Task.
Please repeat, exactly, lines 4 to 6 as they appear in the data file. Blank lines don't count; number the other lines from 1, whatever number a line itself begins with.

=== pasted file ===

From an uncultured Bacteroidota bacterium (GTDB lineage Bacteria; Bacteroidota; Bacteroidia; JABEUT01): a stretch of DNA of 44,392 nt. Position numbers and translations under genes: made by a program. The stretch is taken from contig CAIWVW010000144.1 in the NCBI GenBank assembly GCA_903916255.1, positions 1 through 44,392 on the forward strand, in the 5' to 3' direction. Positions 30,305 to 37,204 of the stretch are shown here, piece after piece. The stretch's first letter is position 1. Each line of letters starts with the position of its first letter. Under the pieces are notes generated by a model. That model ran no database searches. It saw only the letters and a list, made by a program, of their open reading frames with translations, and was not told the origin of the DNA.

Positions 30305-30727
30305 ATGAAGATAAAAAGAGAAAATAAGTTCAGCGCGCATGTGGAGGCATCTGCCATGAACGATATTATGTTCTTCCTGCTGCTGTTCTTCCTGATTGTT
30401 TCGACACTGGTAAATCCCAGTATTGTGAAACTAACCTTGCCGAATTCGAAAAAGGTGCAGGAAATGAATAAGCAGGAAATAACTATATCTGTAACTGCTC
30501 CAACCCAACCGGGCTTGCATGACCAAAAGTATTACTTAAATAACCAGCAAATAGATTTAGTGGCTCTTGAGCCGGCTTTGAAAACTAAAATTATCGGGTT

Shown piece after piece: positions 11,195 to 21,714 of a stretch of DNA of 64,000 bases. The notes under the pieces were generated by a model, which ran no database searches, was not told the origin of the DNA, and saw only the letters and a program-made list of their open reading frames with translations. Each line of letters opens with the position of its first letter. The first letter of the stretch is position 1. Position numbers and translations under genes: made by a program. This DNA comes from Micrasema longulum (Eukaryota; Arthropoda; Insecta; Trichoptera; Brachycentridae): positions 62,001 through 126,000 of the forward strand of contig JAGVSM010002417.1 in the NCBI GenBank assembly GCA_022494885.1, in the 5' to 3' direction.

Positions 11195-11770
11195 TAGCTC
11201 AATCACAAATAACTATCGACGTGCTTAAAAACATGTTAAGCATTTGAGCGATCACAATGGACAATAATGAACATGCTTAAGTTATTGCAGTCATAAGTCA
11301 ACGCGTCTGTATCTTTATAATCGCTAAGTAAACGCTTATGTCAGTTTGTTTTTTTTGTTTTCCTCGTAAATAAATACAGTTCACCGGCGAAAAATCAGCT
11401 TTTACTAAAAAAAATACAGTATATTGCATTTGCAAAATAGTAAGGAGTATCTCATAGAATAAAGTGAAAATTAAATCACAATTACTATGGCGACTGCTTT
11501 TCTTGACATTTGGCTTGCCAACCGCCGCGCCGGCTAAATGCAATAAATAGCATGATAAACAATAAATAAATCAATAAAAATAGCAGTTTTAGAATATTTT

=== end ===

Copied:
30401 TCGACACTGGTAAATCCCAGTATTGTGAAACTAACCTTGCCGAATTCGAAAAAGGTGCAGGAAATGAATAAGCAGGAAATAACTATATCTGTAACTGCTC
30501 CAACCCAACCGGGCTTGCATGACCAAAAGTATTACTTAAATAACCAGCAAATAGATTTAGTGGCTCTTGAGCCGGCTTTGAAAACTAAAATTATCGGGTT

Shown piece after piece: positions 11,195 to 21,714 of a stretch of DNA of 64,000 bases. The notes under the pieces were generated by a model, which ran no database searches, was not told the origin of the DNA, and saw only the letters and a program-made list of their open reading frames with translations. Each line of letters opens with the position of its first letter. The first letter of the stretch is position 1. Position numbers and translations under genes: made by a program. This DNA comes from Micrasema longulum (Eukaryota; Arthropoda; Insecta; Trichoptera; Brachycentridae): positions 62,001 through 126,000 of the forward strand of contig JAGVSM010002417.1 in the NCBI GenBank assembly GCA_022494885.1, in the 5' to 3' direction.